3. Clandinin, M.T., et al. Docosahexaenoic acid increases thyroid-stimulating hormone concentration in male and adrenal corticotrophic hormone concentration in female weanling rats. J Nutr. 1998 Aug;128(8):1257-61. “Circulating levels of thyroid-stimulating hormone (TSH), growth hormone (GH), adrenal corticotrophic hormone (ACTH) and prolactin (PRL) were assessed in suckling rats in the postweaning period after rats were fed diets that reflect the fat composition of a current infant formula with or without the addition of 1.2 g/100 g fatty acid arachidonic acid [20:4(n-6)] and 0.7 g/100 g fatty acid docosahexaenoic acid [22:6(n-3)] or both 20:4(n-6) and 22:6(n-3). At 2 wk of age, no effect of diet on circulating levels of TSH, ACTH, GH or PRL was apparent. By 6 wk of age (3 wk postweaning), male rats consuming the diet containing 22:6(n-3) had significantly elevated levels of TSH, and females had significantly higher ACTH concentrations than males. No effect of diet was observed on circulating GH or PRL levels. Male pups had higher levels of TSH than females (P < 0.0001), whereas female pups from the 22:6(n-3) diet treatment exhibited much higher levels of ACTH than all male pups from any of the other diet treatments. These results suggest that metabolic controls, functioning through endocrine mechanisms, can be altered by changing the 20:4(n-6) to 22:6(n-3) balance in the diet.”
  4. Geiser, F. and Kenagy, G.J. Polyunsaturated lipid diet lengthens torpor and reduces body temperature in a hibernator. Am J Physiol. 1987 May;252(5 Pt 2):R897-901. “Membrane lipids of vertebrate animals that tolerate cold are high in polyunsaturated fatty acids. Because the lipid composition of cellular membranes in mammals can be experimentally altered by diet, we investigated whether a diet rich in polyunsaturated fatty acids would lengthen bouts of torpor and reduce the minimum body temperature in hibernating chipmunks (Eutamias amoenus) compared with a diet rich in saturated fatty acids. Animals on the highly unsaturated diet showed significantly longer bouts of torpor, lower minimum body temperatures, and lower metabolic rates than those on a saturated diet“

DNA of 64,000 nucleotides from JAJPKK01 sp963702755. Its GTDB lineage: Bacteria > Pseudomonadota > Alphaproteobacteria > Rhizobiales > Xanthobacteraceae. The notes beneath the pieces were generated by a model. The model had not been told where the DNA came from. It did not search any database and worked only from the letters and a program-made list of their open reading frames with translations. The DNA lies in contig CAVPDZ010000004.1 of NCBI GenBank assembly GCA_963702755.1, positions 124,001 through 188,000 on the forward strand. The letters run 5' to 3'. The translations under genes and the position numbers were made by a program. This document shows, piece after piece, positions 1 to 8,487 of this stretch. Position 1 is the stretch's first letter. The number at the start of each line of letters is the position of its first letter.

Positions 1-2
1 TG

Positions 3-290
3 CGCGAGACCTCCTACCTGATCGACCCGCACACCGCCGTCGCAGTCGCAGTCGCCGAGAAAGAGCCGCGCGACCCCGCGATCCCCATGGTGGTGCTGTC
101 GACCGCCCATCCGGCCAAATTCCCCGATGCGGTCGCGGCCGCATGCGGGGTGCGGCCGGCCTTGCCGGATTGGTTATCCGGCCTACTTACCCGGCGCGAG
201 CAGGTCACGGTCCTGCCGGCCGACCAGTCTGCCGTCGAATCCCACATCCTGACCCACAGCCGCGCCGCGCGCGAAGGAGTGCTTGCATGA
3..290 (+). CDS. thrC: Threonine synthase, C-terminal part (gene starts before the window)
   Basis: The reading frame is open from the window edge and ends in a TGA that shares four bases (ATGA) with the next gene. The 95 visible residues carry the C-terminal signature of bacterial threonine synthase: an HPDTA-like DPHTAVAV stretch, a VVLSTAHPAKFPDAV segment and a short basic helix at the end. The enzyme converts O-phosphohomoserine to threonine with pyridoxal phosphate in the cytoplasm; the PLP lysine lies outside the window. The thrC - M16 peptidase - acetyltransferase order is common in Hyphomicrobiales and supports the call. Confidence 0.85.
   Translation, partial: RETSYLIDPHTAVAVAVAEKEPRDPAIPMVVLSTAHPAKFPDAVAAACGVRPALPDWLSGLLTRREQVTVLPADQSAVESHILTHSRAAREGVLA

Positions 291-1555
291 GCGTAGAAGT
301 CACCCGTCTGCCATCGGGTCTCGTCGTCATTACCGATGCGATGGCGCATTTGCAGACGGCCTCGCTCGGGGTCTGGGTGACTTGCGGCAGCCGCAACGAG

5. Geiser, F. et al. The degree of dietary fatty acid unsaturation affects torpor patterns and lipid composition of a hibernator. J Comp Physiol B. 1994;164(4):299-305. ”The degree of dietary fatty acid unsaturation affects torpor patterns and lipid composition of a hibernator. ”Diets rich in unsaturated and polyunsaturated fatty acids have a positive effect on mammalian torpor, whereas diets rich in saturated fatty acids have a negative effect.”
  6. Selye, H. Textbook of Endocrinology. 1947. "Hibernation ["winter-sleep"] is a coma-like condition which develops in certain animals, during the winter season, under the influence of cold and the lack of food. Many invertebrates, amphibia, reptiles and some (exceptional) fish, spend the winter in a condition of immobility, during which their metabolism falls to very low levels. It is only in this manner that they can resist the hardships of the cold season." "Thyroidectomy delays while thyroid hormone treatment accelerates the awakening of hibernating animals. This effect of the hormone is probably due tot he stimulation of the metabolism." "All other vital processes [during hibernation] decrease considerably, thus the body temperature may fall in the urchin to +15C and in certain bats even below 0C. In the urchin and respiration rate, which is normal about 50/min., falls to as bout 1/min., while the pulse rate decreases from the normal of 300/min. to 2-3/min."